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Community Nursing: allowing continuity to better patient outcomes – a student nurse’s QI experience

JodieKennedy_QNISCertW

Nurse Jodie Kennedy

Community Nursing is a highly demanding and complex sector due to an ageing population and the rising number of patients living within the community with long term conditions.

I undertook my first Community placement during the final year of my Nursing degree. I was extremely apprehensive going into this placement as Community Nursing was not an area that I thought that I would enjoy. However, the team that I joined to undertake my Community placement were undoubtedly the most welcoming and supporting team I could have wished for. I was given the opportunity to take my own caseload of patients. As a third-year student it was crucial that I showed enthusiasm, drive and motivation to promote health care within the Community sector. I achieved this through my Quality Improvement Practicum that I devised and implemented within my 10 weeks of being with the team.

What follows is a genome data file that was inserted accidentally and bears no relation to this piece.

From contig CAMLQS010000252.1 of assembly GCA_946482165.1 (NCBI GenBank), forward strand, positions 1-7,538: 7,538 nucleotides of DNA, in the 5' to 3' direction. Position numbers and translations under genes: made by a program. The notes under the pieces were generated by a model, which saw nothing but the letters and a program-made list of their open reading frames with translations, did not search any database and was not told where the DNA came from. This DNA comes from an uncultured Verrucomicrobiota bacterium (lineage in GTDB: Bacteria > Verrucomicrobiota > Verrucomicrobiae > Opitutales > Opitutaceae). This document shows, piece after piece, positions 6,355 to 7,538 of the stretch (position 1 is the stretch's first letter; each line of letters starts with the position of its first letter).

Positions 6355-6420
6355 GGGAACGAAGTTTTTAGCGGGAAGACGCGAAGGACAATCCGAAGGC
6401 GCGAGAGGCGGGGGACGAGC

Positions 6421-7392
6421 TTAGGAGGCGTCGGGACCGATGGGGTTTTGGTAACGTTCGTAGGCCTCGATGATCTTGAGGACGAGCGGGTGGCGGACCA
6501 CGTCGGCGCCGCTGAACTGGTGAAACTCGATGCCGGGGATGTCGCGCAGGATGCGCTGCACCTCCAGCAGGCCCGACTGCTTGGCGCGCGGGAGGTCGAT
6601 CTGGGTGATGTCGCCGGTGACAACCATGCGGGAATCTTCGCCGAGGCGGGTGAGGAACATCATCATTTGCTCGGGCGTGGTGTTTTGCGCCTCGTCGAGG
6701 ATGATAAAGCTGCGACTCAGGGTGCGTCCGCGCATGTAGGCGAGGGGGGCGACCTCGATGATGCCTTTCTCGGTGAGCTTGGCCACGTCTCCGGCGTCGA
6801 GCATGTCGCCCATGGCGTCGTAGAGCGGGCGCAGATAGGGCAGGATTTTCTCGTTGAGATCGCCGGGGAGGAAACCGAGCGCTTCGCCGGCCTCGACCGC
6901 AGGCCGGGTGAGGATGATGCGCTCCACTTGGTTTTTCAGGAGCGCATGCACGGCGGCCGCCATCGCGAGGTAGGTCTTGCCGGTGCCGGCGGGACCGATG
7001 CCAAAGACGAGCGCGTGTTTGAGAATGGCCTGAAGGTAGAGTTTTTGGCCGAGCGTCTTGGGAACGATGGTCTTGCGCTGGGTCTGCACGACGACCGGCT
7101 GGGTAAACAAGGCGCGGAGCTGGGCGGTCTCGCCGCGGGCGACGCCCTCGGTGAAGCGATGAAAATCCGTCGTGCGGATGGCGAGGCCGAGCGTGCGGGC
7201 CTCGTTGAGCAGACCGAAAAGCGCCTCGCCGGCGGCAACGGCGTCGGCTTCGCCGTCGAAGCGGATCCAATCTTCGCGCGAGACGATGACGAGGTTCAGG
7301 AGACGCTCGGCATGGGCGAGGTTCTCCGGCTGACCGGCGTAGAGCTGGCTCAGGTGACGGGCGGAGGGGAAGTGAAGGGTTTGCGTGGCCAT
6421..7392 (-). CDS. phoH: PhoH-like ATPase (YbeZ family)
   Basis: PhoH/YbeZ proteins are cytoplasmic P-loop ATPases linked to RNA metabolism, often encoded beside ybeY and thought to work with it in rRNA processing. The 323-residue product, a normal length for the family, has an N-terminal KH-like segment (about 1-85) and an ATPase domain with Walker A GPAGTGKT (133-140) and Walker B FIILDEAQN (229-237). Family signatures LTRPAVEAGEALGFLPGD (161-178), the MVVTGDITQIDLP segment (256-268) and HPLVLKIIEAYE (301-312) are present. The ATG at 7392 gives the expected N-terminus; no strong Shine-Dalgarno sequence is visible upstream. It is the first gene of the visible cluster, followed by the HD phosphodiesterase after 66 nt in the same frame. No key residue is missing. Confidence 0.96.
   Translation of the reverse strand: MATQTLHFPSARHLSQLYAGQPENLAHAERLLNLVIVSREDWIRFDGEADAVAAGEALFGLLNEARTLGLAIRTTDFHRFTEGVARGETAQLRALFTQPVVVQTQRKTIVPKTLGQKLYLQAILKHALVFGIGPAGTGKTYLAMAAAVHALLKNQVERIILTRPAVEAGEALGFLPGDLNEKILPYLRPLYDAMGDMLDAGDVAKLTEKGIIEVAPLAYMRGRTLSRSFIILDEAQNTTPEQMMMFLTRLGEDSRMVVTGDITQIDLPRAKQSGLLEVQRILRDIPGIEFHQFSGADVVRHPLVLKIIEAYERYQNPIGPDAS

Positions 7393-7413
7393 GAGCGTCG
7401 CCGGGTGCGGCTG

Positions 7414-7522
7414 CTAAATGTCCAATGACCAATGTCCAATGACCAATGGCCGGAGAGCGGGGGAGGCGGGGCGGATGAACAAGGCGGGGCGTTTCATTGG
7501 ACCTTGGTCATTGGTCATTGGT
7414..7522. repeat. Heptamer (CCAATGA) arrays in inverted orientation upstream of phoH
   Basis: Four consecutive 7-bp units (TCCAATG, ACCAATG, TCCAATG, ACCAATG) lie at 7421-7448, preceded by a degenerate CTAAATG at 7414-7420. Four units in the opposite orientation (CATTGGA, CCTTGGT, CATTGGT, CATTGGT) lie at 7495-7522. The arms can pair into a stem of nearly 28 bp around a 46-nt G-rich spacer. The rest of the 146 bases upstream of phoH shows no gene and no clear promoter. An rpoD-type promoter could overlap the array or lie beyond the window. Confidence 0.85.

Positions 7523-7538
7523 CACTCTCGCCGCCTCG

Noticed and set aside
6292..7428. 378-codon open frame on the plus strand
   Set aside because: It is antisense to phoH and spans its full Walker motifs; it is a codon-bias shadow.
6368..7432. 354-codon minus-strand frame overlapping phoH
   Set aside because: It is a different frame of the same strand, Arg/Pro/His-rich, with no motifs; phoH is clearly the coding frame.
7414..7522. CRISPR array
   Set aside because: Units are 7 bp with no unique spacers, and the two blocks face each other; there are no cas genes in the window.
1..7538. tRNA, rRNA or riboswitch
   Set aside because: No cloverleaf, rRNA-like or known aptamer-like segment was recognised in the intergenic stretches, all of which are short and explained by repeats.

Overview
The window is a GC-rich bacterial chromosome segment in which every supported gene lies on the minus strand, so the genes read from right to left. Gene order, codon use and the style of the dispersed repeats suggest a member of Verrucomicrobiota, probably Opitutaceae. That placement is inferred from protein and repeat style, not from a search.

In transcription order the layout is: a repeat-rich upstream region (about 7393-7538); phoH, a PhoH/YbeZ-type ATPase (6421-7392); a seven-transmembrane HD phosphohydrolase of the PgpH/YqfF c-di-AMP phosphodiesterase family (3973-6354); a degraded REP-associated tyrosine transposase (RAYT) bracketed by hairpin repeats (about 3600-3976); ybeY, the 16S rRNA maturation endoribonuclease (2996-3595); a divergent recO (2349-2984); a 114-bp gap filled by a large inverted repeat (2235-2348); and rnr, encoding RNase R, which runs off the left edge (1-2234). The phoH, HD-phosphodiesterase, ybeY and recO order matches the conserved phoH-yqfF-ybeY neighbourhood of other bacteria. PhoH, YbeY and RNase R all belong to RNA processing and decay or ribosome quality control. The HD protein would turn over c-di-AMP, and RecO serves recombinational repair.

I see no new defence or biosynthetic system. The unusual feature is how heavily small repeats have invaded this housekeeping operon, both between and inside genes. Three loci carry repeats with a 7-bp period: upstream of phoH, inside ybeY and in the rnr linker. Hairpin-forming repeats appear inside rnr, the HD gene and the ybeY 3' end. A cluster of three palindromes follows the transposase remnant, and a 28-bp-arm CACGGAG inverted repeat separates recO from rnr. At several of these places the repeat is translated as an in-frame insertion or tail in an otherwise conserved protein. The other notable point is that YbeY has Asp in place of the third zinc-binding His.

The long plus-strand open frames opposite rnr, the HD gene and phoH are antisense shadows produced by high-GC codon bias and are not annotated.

Quality Improvement is a major aspect of Nursing.  As healthcare professionals, it is vital that we always strive to deliver evidence based care to promote effective safe practice through education and further learning. My QI Practicum was to “Improve the daily completion of the Daily Pressure Ulcer Safety Cross”. This was done through continuous auditing and devising a new daily planner for the Nursing team to ensure that daily completion was being achieved, as failure to do so leads to discrepancies, and can have an everlasting impact on patient safety.  I’m delighted to say that as a result of completing my QI project on the daily completion of the Safety Cross it went from 22% to 100% accuracy.

On completion of this placement I also left another form of documentation that I had devised: “Daily Pressure Ulcer Safety Cross – Nursing Intervention”. This new form of documentation allowed the team to obtain accurate evidence of the provisions of care that they were delivering to patients on their caseload with pressure area. I thoroughly enjoyed my Community Nursing placement, and on reflection, I was continually learning, and the opportunities within the sector to promote learning were always made available to healthcare professionals.